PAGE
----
Marple said that like a top athlete, Great Day Rising "left it all in the ring.
"He got a little focused on the carnival before the class, and he had to work a little harder," Marple said.
His horse may work again Saturday night
The horse may work again in Saturday night's amateur five-gaited championship, depending on the evaluation of his trainer, Mike McIntosh of Westfield, Ind., and perhaps on Saturday's weather forecast.
Marple said he'll return to Harrodsburg for the Saturday night class if he and McIntosh decide to enter the horse, but today he was scheduled to be on a plane back to Dallas, where he works as a lawyer.
Great Day Rising already has wins this year in shows at River Ridge and Indianapolis, and he most recently took second place in his class two weeks ago at Lexington.
Marple is pointing toward next month's World's Championship Horse Show in Louisville, and he said he wants his horse to face the best competition possible along the way.
"Harrodsburg was the best show we could find," Marple said. "We go to the competition."
But Marple said his trips to Harrodsburg - this is the fourth time he has shown here in the last six years - are also something of a trip back in time.
Some of Marple's roots lie not far from the Mercer ring, and he said that made his victory there even more special.
"It's real special," he said. "We just love this town. It's like going back in time a little bit, it's so refreshing."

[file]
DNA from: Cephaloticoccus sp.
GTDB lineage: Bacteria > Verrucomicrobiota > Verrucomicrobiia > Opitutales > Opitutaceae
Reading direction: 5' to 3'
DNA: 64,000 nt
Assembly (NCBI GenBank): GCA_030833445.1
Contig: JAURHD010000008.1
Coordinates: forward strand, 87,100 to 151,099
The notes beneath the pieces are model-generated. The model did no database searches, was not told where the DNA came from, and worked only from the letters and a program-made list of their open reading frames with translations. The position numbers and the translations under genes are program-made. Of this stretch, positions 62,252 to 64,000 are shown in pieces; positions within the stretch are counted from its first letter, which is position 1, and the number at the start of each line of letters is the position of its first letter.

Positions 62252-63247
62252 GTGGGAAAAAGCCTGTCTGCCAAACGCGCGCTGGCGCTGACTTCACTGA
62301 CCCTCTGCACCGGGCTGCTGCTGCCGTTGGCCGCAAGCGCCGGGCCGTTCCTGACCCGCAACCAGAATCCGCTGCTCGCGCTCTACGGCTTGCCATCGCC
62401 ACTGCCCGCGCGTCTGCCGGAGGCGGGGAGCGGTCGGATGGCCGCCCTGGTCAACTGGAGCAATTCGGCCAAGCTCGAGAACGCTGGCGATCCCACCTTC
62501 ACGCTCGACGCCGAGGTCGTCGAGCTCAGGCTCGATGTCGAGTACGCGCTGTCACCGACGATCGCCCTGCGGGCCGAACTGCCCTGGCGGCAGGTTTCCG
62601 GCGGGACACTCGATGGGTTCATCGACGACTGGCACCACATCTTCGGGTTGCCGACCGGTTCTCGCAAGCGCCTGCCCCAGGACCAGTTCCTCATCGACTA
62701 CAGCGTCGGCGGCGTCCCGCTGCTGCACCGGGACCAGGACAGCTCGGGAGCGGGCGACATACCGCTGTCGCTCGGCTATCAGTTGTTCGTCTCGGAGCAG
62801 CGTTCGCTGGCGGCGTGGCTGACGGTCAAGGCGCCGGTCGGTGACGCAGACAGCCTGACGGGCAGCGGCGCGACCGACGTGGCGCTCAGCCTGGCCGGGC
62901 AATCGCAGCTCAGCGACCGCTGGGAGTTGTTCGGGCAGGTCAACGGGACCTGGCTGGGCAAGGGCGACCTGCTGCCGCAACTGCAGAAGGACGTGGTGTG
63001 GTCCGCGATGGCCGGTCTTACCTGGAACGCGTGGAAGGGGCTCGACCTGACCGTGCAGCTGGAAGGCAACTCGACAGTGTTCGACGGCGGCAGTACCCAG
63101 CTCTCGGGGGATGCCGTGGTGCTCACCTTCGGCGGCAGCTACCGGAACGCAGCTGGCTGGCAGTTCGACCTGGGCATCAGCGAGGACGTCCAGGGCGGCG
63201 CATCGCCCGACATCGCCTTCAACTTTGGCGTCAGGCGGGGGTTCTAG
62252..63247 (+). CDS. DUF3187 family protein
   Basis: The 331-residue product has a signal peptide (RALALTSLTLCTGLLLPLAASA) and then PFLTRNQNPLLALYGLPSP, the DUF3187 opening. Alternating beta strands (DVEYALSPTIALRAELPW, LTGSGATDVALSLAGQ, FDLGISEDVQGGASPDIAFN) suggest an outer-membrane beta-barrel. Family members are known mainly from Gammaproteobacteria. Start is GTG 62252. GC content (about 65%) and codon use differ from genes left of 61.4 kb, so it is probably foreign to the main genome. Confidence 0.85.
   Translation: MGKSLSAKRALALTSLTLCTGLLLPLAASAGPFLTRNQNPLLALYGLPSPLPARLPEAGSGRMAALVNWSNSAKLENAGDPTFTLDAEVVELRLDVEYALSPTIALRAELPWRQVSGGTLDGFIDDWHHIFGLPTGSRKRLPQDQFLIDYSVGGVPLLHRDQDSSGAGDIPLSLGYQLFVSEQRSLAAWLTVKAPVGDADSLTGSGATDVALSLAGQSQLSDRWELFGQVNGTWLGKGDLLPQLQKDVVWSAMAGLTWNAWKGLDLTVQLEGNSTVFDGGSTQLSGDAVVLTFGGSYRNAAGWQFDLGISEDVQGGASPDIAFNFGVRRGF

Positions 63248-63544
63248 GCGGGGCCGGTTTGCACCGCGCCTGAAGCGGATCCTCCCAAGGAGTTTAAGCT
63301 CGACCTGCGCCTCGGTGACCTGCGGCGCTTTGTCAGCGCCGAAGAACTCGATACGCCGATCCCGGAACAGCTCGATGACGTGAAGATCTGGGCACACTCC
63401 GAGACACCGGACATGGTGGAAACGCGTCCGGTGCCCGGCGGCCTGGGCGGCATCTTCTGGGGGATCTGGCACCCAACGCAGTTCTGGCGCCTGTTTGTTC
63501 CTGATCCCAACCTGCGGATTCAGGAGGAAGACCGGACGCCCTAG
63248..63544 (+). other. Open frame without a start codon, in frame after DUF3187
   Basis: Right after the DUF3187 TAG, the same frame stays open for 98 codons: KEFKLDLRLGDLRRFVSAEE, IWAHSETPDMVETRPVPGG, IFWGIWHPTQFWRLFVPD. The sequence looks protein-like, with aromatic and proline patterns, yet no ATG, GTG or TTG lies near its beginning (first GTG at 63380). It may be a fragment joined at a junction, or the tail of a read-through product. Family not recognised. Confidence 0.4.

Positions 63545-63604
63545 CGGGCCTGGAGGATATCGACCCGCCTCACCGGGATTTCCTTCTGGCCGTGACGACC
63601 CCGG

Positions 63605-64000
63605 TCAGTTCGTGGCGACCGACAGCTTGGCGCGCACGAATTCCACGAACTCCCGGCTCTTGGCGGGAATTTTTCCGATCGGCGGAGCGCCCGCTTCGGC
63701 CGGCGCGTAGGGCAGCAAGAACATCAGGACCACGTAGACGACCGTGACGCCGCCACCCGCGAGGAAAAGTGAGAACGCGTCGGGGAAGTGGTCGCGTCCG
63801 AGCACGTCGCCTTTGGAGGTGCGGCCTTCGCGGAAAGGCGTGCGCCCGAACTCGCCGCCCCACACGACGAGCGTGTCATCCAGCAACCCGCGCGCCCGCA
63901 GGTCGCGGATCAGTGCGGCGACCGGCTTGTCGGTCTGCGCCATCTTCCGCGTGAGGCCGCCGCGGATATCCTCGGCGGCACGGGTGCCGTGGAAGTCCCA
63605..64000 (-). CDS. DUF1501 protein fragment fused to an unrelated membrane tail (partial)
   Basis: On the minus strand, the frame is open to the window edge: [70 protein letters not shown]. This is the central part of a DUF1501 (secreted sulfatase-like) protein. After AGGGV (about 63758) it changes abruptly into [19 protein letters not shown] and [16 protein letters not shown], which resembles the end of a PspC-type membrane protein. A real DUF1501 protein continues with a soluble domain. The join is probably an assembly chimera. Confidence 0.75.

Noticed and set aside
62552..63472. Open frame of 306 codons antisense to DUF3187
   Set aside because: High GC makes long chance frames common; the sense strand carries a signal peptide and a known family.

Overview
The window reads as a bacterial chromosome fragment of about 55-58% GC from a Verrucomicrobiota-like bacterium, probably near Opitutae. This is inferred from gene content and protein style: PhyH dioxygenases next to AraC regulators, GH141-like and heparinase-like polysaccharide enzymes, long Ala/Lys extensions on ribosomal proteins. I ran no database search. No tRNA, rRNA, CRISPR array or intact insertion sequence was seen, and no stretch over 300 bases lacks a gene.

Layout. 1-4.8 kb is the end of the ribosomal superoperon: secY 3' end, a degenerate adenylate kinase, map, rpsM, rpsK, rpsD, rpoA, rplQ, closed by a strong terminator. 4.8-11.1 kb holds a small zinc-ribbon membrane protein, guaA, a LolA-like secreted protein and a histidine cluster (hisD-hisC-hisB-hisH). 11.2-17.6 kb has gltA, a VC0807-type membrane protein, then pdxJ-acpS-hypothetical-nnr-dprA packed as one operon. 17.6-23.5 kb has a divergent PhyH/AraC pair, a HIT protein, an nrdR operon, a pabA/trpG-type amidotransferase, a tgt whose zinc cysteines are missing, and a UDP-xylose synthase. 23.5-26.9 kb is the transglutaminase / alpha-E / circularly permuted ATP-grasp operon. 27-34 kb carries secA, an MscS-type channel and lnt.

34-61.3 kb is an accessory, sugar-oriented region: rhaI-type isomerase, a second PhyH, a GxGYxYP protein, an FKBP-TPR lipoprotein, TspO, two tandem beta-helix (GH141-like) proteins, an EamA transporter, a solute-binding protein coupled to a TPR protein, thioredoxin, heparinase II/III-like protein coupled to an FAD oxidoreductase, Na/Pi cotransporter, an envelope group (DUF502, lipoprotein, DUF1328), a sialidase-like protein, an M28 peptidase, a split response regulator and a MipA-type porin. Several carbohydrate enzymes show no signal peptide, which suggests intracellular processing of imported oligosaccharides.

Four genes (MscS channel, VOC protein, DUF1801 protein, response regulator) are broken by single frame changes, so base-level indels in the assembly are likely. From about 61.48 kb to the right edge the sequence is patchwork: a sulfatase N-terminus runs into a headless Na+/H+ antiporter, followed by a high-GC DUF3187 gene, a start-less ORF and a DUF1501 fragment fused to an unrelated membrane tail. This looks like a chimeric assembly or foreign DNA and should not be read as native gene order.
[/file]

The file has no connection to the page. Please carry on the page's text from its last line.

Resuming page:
Marple's father, Earl Marple, was born in Springfield and rode saddlebred horses from his youth. In fact, Marple said at age 17, his father rode a saddlebred from Springfield to Indianapolis when his family moved there.
Great Day Rising came from Shatner's farm
Marple returned to Springfield last year to buy Great Day Rising at Kalarama Farm. He had high hopes for the horse, which was bred by William Shatner at Shatner's farm near Versailles and won a 3-year-old championship.
Marple bought the horse just before last year's Harrodsburg show and won a third-place ribbon here.
"We did pretty well and we found out what we had," he said.
Marple didn't wear spurs in the ring Wednesday, and he carried no whip. He said that's common practice, and he makes sure the trainers he works with know it.
"All our horses are pets in every sense of the word," he said. "We treat them with kindness."
Marple said Great Day Rising has been kind to him so far, and he looks forward to what the future holds with this horse.
"He's the best horse I've ever had or will ever have," Marple said.